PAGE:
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Numbering Golf Clubs
Did you know that it wasn't until the 1930's when manufacturers began building matched sets of clubs that this practice became popular. Prior to this, clubs were sold individually and mostly with wooden shafts (usually hickory). With the advent of steel shafts, creation of the matched set was possible and the beginning of manufacturers numbering the individual clubs amoung the set.
An Old Game
The Romans played a game called paganica that was reputed to have been played with a bent stick and a ball which may have been made of wood or animal skin stuffed with some kind of material. They played "through" as they expanded their empire into western Europe.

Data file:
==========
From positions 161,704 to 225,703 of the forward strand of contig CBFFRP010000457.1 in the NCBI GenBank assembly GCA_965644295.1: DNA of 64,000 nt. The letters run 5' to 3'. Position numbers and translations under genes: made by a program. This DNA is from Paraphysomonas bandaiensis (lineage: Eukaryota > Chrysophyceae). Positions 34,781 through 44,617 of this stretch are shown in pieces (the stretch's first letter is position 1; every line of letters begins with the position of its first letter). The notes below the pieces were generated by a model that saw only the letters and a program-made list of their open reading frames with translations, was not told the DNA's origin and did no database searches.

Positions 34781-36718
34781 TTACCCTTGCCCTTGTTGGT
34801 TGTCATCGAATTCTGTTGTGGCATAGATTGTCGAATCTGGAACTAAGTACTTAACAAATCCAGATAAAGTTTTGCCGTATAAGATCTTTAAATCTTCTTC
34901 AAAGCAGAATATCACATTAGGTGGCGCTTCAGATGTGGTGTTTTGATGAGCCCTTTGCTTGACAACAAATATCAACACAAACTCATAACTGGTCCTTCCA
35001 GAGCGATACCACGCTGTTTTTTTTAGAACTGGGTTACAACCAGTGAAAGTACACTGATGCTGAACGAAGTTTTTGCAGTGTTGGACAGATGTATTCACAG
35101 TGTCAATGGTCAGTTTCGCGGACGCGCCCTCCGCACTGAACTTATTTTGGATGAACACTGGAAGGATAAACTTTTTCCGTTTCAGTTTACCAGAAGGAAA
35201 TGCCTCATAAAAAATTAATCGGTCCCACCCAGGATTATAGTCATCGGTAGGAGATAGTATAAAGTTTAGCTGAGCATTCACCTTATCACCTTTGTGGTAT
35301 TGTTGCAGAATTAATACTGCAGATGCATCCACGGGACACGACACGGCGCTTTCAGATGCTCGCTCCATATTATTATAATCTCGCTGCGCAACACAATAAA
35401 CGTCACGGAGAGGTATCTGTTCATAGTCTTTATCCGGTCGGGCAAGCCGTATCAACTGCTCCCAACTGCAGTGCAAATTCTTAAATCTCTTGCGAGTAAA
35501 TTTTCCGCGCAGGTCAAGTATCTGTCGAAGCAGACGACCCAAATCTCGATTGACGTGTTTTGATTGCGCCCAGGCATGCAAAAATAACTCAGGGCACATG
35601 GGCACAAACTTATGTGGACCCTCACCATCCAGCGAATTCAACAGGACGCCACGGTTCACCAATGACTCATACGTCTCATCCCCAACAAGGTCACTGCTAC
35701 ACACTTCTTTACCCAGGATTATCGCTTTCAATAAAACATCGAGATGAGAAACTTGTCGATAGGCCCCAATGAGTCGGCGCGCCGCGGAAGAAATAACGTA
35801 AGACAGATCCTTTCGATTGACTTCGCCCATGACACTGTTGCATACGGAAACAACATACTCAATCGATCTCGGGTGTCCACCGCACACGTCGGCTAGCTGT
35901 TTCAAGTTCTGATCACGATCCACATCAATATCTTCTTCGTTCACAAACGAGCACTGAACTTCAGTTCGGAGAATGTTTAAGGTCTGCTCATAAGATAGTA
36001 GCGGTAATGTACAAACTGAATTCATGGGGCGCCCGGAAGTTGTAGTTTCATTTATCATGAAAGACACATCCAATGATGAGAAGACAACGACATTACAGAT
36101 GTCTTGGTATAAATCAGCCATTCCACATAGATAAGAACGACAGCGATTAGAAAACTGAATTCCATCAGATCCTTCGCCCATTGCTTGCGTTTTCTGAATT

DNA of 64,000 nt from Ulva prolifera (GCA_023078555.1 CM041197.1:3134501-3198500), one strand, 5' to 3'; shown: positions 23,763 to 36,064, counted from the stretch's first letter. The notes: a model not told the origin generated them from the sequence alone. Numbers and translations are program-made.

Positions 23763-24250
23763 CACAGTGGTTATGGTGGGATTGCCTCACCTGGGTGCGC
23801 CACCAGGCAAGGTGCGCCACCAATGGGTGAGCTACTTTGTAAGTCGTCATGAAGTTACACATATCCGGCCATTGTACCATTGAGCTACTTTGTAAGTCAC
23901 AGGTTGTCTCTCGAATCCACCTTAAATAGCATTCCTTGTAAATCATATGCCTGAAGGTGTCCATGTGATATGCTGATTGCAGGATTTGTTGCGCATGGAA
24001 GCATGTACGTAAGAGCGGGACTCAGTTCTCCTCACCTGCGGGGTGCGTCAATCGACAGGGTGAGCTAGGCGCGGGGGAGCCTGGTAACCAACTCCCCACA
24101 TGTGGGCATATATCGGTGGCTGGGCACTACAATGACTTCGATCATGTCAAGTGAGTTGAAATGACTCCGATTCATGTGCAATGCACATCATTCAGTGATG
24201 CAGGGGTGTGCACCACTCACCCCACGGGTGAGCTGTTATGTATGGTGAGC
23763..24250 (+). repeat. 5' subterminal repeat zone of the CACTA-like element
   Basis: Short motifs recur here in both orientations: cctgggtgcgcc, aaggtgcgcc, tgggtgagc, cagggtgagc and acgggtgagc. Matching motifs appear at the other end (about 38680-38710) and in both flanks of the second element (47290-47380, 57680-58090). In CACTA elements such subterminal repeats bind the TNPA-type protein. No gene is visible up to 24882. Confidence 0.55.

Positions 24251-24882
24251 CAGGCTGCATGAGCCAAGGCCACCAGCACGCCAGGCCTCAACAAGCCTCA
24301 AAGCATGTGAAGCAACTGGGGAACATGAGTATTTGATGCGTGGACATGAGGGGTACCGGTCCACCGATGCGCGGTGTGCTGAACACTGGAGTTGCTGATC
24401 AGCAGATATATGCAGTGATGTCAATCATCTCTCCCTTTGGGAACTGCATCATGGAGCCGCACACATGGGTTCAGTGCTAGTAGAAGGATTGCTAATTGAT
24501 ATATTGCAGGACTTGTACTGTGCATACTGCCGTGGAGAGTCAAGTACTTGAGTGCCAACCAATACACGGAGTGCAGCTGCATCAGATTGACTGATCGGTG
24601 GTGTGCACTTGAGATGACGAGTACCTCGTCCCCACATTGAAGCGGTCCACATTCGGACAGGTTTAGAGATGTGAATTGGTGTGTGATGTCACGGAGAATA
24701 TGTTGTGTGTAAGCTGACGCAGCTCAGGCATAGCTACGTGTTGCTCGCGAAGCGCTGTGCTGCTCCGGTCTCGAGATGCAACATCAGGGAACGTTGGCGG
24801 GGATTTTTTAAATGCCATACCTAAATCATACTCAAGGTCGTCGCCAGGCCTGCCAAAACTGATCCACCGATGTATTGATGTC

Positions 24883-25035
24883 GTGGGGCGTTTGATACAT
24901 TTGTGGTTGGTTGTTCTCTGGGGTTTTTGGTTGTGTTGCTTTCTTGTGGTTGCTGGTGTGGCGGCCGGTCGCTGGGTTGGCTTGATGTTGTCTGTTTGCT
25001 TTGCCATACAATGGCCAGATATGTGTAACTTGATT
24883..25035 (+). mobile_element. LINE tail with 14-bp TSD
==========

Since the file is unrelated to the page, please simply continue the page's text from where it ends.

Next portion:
Scotland has the earliest written evidence of the existence of golf due to the fact that King James II in 1457 proclaimed that the game be banned. The Kings reason was that Golf was taking up valuable time that should have been spent practicing archery, swordsmanship, and other defensive skills.

Many historians believe that the coastal areas of eastern Scotland contained the first courses. These courses, continuously eroded by tide and wind were structured by mother nature. With the removal of offending pieces of scrub and weed, 'fair ways' and 'holing out' areas were formed. The 'holing out' areas were formed with a hole in the center cut out with a knife and marked with a large white sea-bird's feather. Later the feather was pushed into a piece of stick in the hole.

The Best of the First Laws for Golf (circa 1897)
Rule 2
You must tee the ball on the ground.
Rule 4
You are not to move stones, bones or any breakclub for the sake of playing your ball upon the fair green, and that only within a club's length of your ball.
Rule 7